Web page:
In my draft, I am including this hypothetical story:

The CEO and CFO are meeting with other business leaders to discuss the capital budget for the next year. They have decided that they can afford $50 million but the requests for capital amount to $100 million. They include:

  • The acquisition of a small company that will expand their product offerings, an expansion eagerly sought by their customers. It is expected to cost $20 million with projected annual increases (existing and acquired products) of $40 million in revenue and $8 million in profits. The ROI is attractive and confidence in the success of the venture is high. It is expected to be welcomed by analysts and lead to a healthy boost of the company’s stock price.
  • An investment in new technology that will reduce operating costs significantly and improve management’s ability to respond swiftly to market changes. The cost is estimated at $10 million with annual savings of $5 million.
  • The replacement of critical manufacturing equipment that is near the end of its useful life. Continuing without replacement increases not only maintenance costs but the likelihood of equipment failures that will disrupt manufacturing and delivery of products to customers. The cost of the equipment is $20 million. The cost of delaying the investment (including revenue and customer satisfaction risk) is estimated at $5-8 million per annum, increasing by 10% each year.
  • Continuing investments in new products. The next generation of products is eagerly anticipated by customers and stock analysts. While the investment will require $20 million in the next year, the overall return on the investment is very high (projected to be about 30%) and any delay could allow competitors to seize market share.
  • Information security technology that the CISO and CIO both assert is needed to reduce cyber risk from its current high to acceptable levels. However, the cost is significant (about $15 million) and all the CISO says is that the risk to critical information assets will be reduced by at least $10 million per annum. The CISO is unable to offer any assurance that the investment will prevent a breach of the company’s systems that results in a major loss to the organization.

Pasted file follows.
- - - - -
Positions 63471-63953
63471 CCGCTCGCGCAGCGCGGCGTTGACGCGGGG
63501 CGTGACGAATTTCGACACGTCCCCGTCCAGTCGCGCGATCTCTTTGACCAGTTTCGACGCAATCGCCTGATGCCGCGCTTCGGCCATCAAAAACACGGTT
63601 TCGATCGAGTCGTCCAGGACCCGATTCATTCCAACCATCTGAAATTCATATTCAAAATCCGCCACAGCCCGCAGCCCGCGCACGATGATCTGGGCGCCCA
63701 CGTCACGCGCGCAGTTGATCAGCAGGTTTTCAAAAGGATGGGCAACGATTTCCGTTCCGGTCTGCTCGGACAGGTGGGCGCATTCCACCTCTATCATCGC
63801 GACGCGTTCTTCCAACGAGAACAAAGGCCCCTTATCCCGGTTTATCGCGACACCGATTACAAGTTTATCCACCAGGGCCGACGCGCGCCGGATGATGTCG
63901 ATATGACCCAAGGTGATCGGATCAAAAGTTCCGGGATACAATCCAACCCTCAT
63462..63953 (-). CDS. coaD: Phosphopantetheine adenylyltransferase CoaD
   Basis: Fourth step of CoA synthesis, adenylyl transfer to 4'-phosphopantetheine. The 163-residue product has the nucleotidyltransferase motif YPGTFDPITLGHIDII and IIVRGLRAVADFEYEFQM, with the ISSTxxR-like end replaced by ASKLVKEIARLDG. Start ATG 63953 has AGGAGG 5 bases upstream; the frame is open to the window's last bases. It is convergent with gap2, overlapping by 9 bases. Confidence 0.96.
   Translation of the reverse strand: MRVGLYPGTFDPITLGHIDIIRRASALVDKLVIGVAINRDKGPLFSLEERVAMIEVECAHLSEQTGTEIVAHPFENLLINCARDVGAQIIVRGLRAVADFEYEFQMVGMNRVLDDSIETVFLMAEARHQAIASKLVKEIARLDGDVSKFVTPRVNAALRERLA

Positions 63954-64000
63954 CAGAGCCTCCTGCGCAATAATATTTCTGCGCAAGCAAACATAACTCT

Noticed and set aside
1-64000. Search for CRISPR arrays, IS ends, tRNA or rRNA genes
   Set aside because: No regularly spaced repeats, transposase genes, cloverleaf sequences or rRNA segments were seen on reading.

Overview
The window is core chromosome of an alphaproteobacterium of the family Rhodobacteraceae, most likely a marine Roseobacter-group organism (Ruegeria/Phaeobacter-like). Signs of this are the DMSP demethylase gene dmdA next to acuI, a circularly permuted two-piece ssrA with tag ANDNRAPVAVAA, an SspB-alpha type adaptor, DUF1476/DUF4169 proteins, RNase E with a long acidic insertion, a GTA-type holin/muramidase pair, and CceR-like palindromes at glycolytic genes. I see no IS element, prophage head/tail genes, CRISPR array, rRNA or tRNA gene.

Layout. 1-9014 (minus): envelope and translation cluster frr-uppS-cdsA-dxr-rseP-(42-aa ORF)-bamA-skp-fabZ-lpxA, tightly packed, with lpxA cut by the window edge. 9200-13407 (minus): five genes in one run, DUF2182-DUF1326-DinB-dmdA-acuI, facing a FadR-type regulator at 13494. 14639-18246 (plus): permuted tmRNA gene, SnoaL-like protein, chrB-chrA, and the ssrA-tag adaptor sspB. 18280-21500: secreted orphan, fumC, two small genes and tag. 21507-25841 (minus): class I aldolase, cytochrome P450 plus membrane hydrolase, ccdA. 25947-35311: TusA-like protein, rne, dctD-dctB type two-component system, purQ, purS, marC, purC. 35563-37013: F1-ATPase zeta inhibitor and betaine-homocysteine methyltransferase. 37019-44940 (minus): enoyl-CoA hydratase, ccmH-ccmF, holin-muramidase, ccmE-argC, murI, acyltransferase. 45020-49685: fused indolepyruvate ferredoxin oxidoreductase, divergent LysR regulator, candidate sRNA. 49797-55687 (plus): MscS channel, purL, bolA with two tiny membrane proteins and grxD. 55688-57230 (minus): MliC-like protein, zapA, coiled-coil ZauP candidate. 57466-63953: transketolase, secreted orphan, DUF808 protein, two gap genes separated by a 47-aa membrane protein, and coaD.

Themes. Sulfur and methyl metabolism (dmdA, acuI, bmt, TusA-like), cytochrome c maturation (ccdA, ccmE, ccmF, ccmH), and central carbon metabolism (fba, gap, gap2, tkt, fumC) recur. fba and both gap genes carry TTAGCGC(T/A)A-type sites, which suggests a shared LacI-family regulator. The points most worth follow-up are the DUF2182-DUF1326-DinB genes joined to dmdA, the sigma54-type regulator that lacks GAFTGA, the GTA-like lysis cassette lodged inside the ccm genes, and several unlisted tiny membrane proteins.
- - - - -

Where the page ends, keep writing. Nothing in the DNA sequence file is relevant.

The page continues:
• Various smaller capital requests amounting to $15 million with an average projected ROI of 15%.

The CEO and CFO feel obliged to at least consider the cyber risk reduction investment, but the benefit is unclear and uncertain compared to the much more certain and significant benefit obtained from the other options.

They decide to make a modest, more of a token investment in cyber. At the same time, they ask the CISO and CIO to find a way to help them weigh the benefit of investment in addressing technology-related risk (including cyber) against other opportunities.

The above illustrates why it is essential to provide leaders with actionable information. They need to be able to make decisions between addressing one risk vs another, going forward with a project given all the uncertainties related to its success, and so on.

Rating a ‘risk’ as High or valuing it at $250,000 is meaningless as far as I am concerned.

Explaining how it affects the achievement of objectives, in a way that the potential effect of multiple sources of risk can be considered together and compared to potential rewards, is starting to help.

I welcome your comments.

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Norman D. Marks, CPA, CRMA

Norman D. Marks is an Author, Evangelist and Mentor for Better Run Business, as well as an OCEG Fellow and Honorary Fellow of the Institute of Risk Management. Mr. Marks has been a practitioner and thought leader in internal audit, risk management, and governance for a long time. He has led large and small internal audit departments, been a Chief Risk Officer and Chief Compliance Officer, and managed IT Security and governance functions. Read more